He was to make a considerable mark on the history of modern Spanish dance, yet Vicente Escudero Urive was probably the most controversial flamenco dancers ever: His refusal to conform to tradition and his disregard of the compás made him the subject of much criticism.
It is a fact that if you do not possess compás, then you will not perform good flamenco, but Vicente Escudero had compás, only he refused to be restricted by rules and regulations.
Born in Valladolid in 1887, Vicente danced what he termed his ‘dances of life’, which, as he claimed, was to dance to the sound of the wind or to the rhythm of machinery: One of his specialities as a young lad was the ‘Train dance’.
He frequently toured with young bullfighters and this dance was inspired by the many times he travelled as a stowaway listening to the rhythm created by the varying speed of the wheels on the track.
It was said that the young Escudero had little knowledge of the flamenco rhythms and this caused problems for him because he could not perform the palmas in correct time. Many guitarists refused to work with this lad, because although he had determination, he lacked respect and often showed it.
Vicente fought constantly with guitarists in these early years, often obnoxiously declaring that he did not need the guitar because he could perform better without them.
A superstitious man who believed that a hat placed on the bed would bring imminent death, Vicente was also in constant rebellion against dancers who performed to a routine sequence. “He who dances knowing in advance what they will do is more dead than alive”, he would say.
He believed that to copy was simply stealing and he criticized many dancers for not having personality or the ability to improvise in their dance; referring to most of his contemporaries as “Mechanical bailaores”.
It was this arrogant attitude that made him unpopular with other artistes, but in the minds of the general public Vicente was a prodigy.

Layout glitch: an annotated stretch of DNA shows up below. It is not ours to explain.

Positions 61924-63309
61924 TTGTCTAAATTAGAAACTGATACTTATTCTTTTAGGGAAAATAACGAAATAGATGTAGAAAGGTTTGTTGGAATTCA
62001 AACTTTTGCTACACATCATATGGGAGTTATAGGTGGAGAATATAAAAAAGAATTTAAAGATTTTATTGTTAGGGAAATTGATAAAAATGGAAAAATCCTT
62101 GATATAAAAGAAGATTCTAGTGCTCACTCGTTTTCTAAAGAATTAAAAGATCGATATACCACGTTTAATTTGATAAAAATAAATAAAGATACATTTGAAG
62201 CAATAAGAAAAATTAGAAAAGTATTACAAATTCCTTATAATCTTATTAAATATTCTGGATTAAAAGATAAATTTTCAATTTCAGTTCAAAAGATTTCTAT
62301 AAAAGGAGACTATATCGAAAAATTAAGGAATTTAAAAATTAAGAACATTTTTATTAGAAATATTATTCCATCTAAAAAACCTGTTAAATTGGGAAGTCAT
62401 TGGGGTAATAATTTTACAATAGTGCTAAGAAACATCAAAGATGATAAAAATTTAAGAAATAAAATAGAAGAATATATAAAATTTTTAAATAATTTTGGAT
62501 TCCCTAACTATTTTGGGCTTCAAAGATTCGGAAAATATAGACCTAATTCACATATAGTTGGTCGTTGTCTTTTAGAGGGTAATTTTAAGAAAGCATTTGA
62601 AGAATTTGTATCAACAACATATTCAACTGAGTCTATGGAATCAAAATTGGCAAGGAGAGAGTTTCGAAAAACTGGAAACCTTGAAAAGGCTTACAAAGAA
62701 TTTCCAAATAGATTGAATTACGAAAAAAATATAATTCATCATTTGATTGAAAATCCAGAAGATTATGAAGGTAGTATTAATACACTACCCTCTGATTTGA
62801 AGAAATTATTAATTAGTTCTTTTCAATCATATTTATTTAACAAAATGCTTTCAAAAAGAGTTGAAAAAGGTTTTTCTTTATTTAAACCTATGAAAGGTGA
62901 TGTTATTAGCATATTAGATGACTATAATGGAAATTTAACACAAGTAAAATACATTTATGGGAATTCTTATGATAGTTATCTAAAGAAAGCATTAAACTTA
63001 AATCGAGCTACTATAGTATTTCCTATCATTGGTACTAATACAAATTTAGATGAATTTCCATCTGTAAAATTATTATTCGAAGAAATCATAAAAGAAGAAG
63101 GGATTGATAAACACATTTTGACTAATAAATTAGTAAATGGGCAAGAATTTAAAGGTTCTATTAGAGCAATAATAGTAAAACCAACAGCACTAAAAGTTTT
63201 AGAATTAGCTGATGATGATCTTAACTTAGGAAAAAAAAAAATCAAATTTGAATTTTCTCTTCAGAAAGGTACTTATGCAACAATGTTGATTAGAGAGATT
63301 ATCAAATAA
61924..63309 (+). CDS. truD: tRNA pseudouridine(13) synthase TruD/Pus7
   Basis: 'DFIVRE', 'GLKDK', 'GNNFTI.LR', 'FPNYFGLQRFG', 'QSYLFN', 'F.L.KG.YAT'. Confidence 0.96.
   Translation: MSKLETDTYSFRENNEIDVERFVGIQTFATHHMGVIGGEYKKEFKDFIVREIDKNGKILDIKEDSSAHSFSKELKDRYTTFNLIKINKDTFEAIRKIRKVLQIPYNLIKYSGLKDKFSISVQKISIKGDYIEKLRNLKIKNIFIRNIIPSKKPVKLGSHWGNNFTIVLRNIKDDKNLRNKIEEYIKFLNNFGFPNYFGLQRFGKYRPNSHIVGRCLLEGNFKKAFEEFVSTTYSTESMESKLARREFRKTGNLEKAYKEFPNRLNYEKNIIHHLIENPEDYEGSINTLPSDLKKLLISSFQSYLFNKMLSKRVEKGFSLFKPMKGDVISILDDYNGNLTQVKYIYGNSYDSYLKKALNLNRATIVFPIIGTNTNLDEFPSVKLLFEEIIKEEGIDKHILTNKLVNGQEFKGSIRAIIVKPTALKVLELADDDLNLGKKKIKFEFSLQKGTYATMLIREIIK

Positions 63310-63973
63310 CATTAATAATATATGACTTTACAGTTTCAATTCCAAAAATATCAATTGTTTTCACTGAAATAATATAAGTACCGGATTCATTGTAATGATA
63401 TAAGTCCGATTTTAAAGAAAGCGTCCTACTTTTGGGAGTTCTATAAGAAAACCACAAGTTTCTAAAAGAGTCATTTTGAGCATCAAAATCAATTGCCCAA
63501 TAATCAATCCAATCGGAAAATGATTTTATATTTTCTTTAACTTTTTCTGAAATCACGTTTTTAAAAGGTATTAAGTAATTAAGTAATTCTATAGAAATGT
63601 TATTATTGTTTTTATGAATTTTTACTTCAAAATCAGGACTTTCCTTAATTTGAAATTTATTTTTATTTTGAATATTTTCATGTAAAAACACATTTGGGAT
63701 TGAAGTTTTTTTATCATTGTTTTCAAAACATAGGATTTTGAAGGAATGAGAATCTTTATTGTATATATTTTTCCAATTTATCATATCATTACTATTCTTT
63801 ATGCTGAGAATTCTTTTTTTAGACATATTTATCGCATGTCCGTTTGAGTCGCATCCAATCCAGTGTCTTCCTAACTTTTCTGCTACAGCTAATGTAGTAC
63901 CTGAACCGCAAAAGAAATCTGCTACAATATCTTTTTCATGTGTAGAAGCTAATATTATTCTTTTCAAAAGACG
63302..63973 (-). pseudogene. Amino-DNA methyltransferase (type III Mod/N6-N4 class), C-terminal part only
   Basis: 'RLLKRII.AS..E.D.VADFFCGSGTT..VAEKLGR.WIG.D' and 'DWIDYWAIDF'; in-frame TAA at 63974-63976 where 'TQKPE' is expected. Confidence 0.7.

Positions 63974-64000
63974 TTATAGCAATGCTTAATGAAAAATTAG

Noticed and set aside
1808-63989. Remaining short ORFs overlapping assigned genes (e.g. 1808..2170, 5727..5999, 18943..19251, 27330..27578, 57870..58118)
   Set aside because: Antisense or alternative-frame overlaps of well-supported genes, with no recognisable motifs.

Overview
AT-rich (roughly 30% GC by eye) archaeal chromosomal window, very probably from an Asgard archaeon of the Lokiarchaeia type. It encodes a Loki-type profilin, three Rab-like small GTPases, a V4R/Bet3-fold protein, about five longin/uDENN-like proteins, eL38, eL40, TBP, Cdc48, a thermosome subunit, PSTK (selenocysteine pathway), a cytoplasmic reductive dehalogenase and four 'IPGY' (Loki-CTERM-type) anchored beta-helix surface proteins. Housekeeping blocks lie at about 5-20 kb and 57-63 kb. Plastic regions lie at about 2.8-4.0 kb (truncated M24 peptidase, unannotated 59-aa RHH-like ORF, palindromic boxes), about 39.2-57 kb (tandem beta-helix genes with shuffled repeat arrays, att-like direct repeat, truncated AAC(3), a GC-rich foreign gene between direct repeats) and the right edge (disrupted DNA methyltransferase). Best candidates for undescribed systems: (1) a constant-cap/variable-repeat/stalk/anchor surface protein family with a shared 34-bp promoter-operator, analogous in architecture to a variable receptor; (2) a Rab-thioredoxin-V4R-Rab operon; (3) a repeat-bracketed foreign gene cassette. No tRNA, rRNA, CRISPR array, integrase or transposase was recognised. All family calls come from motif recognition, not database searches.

Regardless of the opinion of numerous dancers of that time who scorned what he did, Vicente Escudero was one of the most natural dancers to ever grace the art of flamenco; his stubborn, non-conformist attitude to the dance made him the very substance of true flamenco. He was a pioneer in every sense of the word.
Although he himself was not gypsy, he spent much of his early childhood in their company and this gave him a similar attitude towards the dance. This was to dance how you feel at that particular moment with little or no respect for polished academic rules. He was a strong believer that men should dance as men, as he felt that the male dance had become too effeminate.
He drew up his own set of rules that related to the posture and gesture of the male dancer and these rules became known as the ‘Ten Commandments of flamenco’
He toured around the country performing his unconventional style of dance in cinemas but, although he worked rigorously, he was still yet to be taken seriously in Spain.
Vicente left Spain and went to Portugal in order to evade military service and after this he went to Paris, where he appeared at the Olympia theatre.
He was an admirer of Antonio de Bilbao, but it was an introduction to the dancer La Argentina that would set him on the route to national stardom. La Argentina was the one who channelled his drive and trained him as an artiste.
In 1924 he presented his Spanish ballet company in Paris along with Carmita García, his leading dancer, with whom he would be attached, on and off stage, for the next forty years.
He began to frequent the cafes of the Montparnasse district of Paris and he soon became submerged in the surrealism that dominated the artistic world of Paris and he quickly began to live the life as the authentic local bohemian.
It was at this time that Vicente got the inspiration to paint and draw pictures that reflected many of the aspects of his dance.